My personal philosophy on commission work

Written by Ron Saikowski, January 4, 2018

While I don't do many commission pieces anymore, I do get a request every now and then and if my schedule allows, I consider taking it on. It's usually someone that has seen my work somewhere online and then contacts me with the job. Most of the work I do these days is pro bono to help out other hobbyists with their projects.

But if I were to go looking for an artist to do something for me, whether it be a card alter for my Old School deck or a particular Space Marine Terminator for Space Hulk... there are 3 things I would look for:

1. Communication
2. Quality
3. Price

First is communication.
This is an absolute must. If they don't answer my emails or they're not clear with what's going on or taking the time to explain everything until I'm satisifed, I'm going to reconsider. If an artist is open and honest about doing stuff for you, they should be happy to answer all of your questions without any hesitation.

I did this with my "clients." There were usually a ton of emails before the project even started making sure I knew exactly what they wanted. They're paying for it and they should be the one in charge. Another thing was progress. In the longer projects, I made sure to send WIP photos so they could see the progress and even make corrections if applicable as their project progressed along.



Second is quality.
There are all kinds of levels of work out there. Some are top tier professional level, some a little less. You should have a real good idea of what your finished project will look like before it's even started.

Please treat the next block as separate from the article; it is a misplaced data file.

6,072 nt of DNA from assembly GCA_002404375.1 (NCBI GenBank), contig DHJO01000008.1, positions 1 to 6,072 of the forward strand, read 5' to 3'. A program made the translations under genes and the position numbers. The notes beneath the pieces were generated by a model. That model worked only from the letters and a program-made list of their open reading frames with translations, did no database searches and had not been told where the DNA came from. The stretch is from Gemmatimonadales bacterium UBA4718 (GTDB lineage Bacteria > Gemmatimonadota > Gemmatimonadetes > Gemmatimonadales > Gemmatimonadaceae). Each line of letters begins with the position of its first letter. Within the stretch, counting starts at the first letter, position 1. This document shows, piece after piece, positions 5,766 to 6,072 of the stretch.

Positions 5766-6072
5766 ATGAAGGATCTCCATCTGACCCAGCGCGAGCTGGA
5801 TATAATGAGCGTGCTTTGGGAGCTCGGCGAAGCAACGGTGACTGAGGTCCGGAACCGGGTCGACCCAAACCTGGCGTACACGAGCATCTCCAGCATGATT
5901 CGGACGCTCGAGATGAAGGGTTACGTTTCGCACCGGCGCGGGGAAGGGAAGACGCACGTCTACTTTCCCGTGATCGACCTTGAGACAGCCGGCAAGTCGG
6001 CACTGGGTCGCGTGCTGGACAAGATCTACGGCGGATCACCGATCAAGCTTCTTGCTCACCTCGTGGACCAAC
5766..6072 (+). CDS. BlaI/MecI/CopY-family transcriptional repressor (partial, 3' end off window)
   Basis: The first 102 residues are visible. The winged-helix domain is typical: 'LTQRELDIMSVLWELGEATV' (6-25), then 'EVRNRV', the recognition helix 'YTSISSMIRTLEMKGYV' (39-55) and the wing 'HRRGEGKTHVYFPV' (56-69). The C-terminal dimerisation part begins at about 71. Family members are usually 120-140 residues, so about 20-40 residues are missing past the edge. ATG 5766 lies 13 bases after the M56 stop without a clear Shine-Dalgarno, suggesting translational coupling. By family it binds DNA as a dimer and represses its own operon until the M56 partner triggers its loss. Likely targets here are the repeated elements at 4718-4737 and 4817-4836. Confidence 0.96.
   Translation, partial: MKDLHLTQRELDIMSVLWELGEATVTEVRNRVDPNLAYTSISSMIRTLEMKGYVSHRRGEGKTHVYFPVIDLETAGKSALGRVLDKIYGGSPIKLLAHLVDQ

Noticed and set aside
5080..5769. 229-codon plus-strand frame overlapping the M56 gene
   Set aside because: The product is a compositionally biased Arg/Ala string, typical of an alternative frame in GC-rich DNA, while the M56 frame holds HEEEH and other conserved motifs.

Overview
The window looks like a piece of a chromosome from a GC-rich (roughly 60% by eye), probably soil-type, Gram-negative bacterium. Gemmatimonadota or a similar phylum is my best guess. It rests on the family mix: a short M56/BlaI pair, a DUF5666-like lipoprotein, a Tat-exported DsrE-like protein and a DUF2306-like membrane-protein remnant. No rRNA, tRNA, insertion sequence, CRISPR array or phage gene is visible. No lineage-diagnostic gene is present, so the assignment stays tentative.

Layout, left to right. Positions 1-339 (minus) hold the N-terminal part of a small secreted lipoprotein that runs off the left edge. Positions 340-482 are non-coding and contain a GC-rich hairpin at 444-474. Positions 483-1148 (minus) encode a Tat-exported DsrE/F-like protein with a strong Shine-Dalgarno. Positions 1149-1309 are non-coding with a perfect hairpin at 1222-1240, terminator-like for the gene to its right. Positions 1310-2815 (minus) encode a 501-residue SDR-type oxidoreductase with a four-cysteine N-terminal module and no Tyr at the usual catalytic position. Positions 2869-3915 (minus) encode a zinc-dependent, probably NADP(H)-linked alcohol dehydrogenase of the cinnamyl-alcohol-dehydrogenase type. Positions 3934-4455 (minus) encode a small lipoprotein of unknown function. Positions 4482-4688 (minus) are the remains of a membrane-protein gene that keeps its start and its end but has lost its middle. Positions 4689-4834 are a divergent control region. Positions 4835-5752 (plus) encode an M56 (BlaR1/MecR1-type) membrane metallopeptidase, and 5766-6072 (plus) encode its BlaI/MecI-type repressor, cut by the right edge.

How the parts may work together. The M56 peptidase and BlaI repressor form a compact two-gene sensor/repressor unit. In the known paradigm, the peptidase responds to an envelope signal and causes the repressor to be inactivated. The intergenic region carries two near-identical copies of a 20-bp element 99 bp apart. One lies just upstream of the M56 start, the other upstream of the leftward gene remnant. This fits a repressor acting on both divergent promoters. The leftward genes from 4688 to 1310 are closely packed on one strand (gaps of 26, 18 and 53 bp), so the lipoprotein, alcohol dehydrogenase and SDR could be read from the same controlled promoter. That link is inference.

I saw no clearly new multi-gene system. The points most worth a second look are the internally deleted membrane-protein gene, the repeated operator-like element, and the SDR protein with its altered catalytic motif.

Don't be afraid to ask questions about how something will be done either. Remember, you're the one in charge. If you're looking for a particular look, color scheme or whatever... don't be afraid to speak up.

Third is price.
You're not likely going to professional quality for basement prices, but you should get what you're paying for. Everyone has a budget, shop around and get the most for your money. It goes without saying that the more work involved or the greater the challenge in completing your commission, the more you're likely going to have to pay.

Whatever amount you decide to spend, make sure price is something you discuss up front and you know exactly what you're paying for.

Getting something done on commission might be the only way you get that certain conversion or one-of-a-kind card alter you want. Just make sure that you're getting a good deal too.

Here are the two previous articles I did on commissions
Part 1: How to find a good artist
Part 2: How to find a good client (and be one too!)


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IMAGE: Michelangelo's The Libyan Sibyl from the Sistine Chapel.
KEYWORDS: Old School Magic, artwork, artist, commission


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